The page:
Al-Qaeda confirms death of Pakistani insurgent

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By Chris Brummitt / AP

ISLAMABAD: Al-Qaeda has confirmed an American drone strike killed one of its commanders in Pakistan last month — a success in a CIA-led campaign that is a major source of tension stalling the relationship between Washington and Islamabad.

The death of Badr Mansoor in the strike along the border with Afghanistan is significant because he was believed to be behind many of the suicide attacks that have killed scores of Pakistani civilians in recent years. It could also be used by supporters of the campaign in Washington and Islamabad as an example of how drone attacks benefit both countries.

The US-based SITE monitoring service said on Friday that the confirmation of Mansoor’s death came in a video statement by Ahmad Farooq, Al-Qaeda’s head of media and preaching in Pakistan. The video has been released on an Internet jihadist forum.

Faced with strong public anger over the drone attacks, Pakistani officials publicly condemn them as unacceptable violations of sovereignty that boost support for extremism. But privately, the program has long had some level of official sanction and even cooperation.

Local Taliban fighters had previously said Mansoor was killed in the Feb. 9 strike but there was no confirmation from the US or Pakistan. A insurgent video eulogizing the dead is considered the most reliable way of knowing when a top commander has been killed.

In the nine-minute video, which featured photos of Mansoor alive and dead, Farooq accused Pakistan of collaborating with the strikes, emphasizing its apparent hypocrisy.

“America is now more eagerly attacking the Pakistani government’s targets,” he said. “The drone program is being run with the full consent, permission and cooperation of the Pakistani government.”

The strikes, which began in earnest in 2008, have killed scores of insurgents, including foreign Al-Qaeda members involved in plotting attacks on the West. Their frequency increased in 2010 and they hit insurgents widely seen as being proxies of the Pakistani army, causing friction in U.S-Pakistan ties.

Amid the tensions, the number of attacks dropped in 2011 and even more since November, when US aircraft mistakenly killed 24 Pakistani troops on the Afghan border. Pakistan blocked US supply routes into Afghanistan in protest and said it was renegotiating its ties with Washington as a result.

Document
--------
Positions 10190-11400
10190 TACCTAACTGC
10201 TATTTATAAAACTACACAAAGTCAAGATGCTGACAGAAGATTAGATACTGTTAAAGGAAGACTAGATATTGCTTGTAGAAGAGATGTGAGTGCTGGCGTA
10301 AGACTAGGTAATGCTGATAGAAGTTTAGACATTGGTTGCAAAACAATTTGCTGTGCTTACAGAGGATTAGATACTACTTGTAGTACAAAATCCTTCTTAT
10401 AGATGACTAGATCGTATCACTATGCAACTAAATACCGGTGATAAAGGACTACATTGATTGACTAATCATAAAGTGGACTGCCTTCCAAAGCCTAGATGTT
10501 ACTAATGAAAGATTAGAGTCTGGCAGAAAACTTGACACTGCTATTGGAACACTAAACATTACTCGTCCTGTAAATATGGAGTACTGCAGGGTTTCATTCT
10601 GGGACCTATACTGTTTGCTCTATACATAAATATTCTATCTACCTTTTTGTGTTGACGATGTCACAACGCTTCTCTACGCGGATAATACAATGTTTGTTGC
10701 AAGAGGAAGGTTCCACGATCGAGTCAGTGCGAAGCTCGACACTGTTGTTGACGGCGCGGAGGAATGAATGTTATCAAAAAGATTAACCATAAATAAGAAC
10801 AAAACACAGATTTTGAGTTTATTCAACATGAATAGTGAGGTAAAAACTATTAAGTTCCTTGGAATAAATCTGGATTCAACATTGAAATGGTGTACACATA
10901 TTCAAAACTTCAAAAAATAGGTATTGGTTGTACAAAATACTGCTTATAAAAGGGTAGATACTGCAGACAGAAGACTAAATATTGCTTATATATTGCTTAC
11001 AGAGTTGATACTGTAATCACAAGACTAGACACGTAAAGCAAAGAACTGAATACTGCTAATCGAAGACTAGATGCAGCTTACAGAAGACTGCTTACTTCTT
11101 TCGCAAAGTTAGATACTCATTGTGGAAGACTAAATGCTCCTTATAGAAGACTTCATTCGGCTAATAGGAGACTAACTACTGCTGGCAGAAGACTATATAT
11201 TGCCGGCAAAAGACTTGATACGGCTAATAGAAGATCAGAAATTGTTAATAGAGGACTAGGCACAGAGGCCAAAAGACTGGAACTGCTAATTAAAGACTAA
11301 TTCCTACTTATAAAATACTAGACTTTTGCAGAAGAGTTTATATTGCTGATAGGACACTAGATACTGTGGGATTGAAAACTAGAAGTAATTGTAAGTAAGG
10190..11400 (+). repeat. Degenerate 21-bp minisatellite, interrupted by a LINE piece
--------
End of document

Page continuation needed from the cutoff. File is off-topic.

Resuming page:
The issue of drone strikes — their frequency, targeting and whether Pakistan should be informed ahead of them — is key to ongoing, back-channel negotiations to restart that relationship, which is important for America’s hopes of withdrawing from Afghanistan.

Mansoor was said to have run a insurgent camp in North Waziristan region, an Al-Qaeda and Taliban stronghold where the Pakistani army doesn’t launch offensive operations, giving the insurgents a safe haven aside from the drone strikes.

Mansoor was from Pakistan’s largest province, Punjab, and moved to North Waziristan in 2008, where he led a faction of some 230 fighters, local insurgents have said. The enlistment of Punjabis in the Pakistani Taliban has been a serious concern for the government because it makes it easier for the insurgents to export violence from the border to the heart of the country.

Meanwhile, suspected insurgents on Friday attacked a vehicle carrying security forces in North Waziristan, killing seven troops, army and intelligence officials said.

The security forces returned fire, killing eight insurgents, the officials said, speaking on condition of anonymity because they were not authorized to talk to the media.

Associated Press writer Ishtiaq Mahsud contributed to this report from Dera Ismail Khan, Pakistan.



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